First Peter


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Age Group


Brief Description

Intersection includes complete resources for teaching both younger and older youth, including learner’s materials, teaching guides, and handouts. The teaching guide is options-based, so teachers can customize sessions to match their favorite approach.

“First Peter”

This unit helps youth explore some of the essentials of the Christian faith. While a complete summary would be impossible, 1 Peter provides an excellent source for looking at five key marks of the Christian lifestyle: hope, holy living, love, suffering, and humility. For teenagers who may be seeking clarity about what the Christian life should entail, these marks or characteristics provide an excellent starting point.

Session One deals with the Christian mark of hope. Using 1 Peter 1:1-12, young people are introduced to the fact that the life of faith is sometimes met with resistance from others. For the early Church, the question of losing one’s life for one’s faith was a very real possibility. Dealing with uncertainty and hopelessness was a major concern. First Peter addresses this concern by pointing to the power of God made known in the Resurrection as the reason that the early Church should cling to their hope. Similarly, teens are faced with a host of situations in which uncertainty can bring on a sense of hopelessness. This session explores how this same powerful witness which gave the early Church hope can also inspire today’s youth.

Session Two deals with the Christian mark of holy living. Given the relatively high threat from the communities in which the early Church found themselves, it was imperative for believers to lead lives that were beyond reproach. First Peter 2:1-10 challenges the early Church to honor Christ by giving up former vices and taking on new virtues. The image of being like living stones built into a spiritual temple was offered to encourage first-century believers to live in such a way that their outer lives were consistent and faithful.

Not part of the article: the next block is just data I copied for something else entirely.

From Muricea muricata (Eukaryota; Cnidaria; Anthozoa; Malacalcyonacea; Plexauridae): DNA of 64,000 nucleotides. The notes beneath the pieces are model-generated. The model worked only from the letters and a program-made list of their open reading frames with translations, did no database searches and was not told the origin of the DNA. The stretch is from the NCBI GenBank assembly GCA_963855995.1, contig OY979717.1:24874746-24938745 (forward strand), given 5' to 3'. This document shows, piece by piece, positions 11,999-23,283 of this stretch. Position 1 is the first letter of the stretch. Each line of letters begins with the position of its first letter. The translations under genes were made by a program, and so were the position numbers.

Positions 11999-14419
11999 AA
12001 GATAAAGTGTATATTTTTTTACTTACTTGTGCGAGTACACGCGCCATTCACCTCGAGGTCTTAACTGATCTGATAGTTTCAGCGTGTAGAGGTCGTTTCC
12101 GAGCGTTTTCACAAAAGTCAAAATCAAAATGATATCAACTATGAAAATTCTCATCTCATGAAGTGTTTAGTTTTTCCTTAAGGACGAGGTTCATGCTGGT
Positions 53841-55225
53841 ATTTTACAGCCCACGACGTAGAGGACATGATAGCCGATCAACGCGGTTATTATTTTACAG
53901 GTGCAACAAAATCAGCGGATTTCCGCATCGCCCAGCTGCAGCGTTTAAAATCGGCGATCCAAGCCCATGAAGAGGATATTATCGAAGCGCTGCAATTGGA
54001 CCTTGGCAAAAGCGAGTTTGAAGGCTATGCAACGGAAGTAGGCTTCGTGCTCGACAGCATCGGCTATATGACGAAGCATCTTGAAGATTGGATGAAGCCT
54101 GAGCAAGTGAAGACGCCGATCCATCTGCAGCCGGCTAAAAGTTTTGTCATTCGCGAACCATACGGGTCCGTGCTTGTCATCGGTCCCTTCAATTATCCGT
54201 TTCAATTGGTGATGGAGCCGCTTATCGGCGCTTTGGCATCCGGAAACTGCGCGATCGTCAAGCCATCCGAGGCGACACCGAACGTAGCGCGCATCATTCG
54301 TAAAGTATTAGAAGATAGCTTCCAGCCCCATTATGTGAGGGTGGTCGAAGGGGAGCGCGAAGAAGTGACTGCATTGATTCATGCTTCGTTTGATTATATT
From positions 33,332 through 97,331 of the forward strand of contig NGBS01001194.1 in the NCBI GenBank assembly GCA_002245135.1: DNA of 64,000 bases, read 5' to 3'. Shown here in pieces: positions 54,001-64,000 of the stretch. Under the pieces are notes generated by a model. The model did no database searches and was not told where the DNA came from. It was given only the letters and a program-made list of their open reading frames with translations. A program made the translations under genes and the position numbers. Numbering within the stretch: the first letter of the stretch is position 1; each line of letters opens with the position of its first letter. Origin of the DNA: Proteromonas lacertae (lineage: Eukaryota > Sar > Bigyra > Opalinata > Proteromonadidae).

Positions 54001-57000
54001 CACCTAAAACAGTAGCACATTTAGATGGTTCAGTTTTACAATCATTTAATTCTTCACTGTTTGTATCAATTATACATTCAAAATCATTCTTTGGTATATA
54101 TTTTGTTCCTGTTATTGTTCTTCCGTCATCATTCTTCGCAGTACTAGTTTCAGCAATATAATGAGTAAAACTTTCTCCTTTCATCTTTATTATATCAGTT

Session Three deals with the mark of love, the very heart of the way of Jesus Christ. It can be difficult to live out this love when one is being mistreated. First Peter describes people in this kind of situation, but instead of promoting an ethic of revenge, encourages both the early Church and contemporary believers to offer blessing. In this way, the spirit of God grows in the hearts of those who believe. During this session, youth have an opportunity to learn more about the discipline of love and how it can help them develop a spiritual depth that is greater than their personal difficulties.

Session Four addresses the mark of suffering. Often when one becomes a Christian, there is a common misconception that life will be free of suffering. However, 1 Peter reminds the Church that this is not the case. In fact, it is through the suffering of Christ that the power of God is illustrated in the first place. This session helps youth both understand how God strengthens us amid suffering and develop a wider and more sensitive view of life, so that suffering can be properly acknowledged.

Lastly, in Session Five, we examine the mark of humility. Though humans often want to be in control of their own destinies, 1 Peter offers witness to the fact that the early Church had no such luxury. This book emphasizes the truth that God is always the one who is in control. In this particular session, teens explore the influences on their lives related to self-image. They also learn how humility might offer discipline, freeing one—at least somewhat—from the influence of peers and drawing them toward the influence of the Spirit, as made known in Jesus Christ.

by David Long-Higgins

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The purchaser of this file has permission to print twenty copies of this Learners Study Guide. Neither the file nor the printed contents may be sold copied or transferred to another person or church. The purchaser may make a backup copy of the file.

The purchaser of this file has permission to print one copy of this Teaching Guide. Neither the file nor the printed contents may be sold, copied or transferred to another person or church. The purchaser may make a backup copy of the file.

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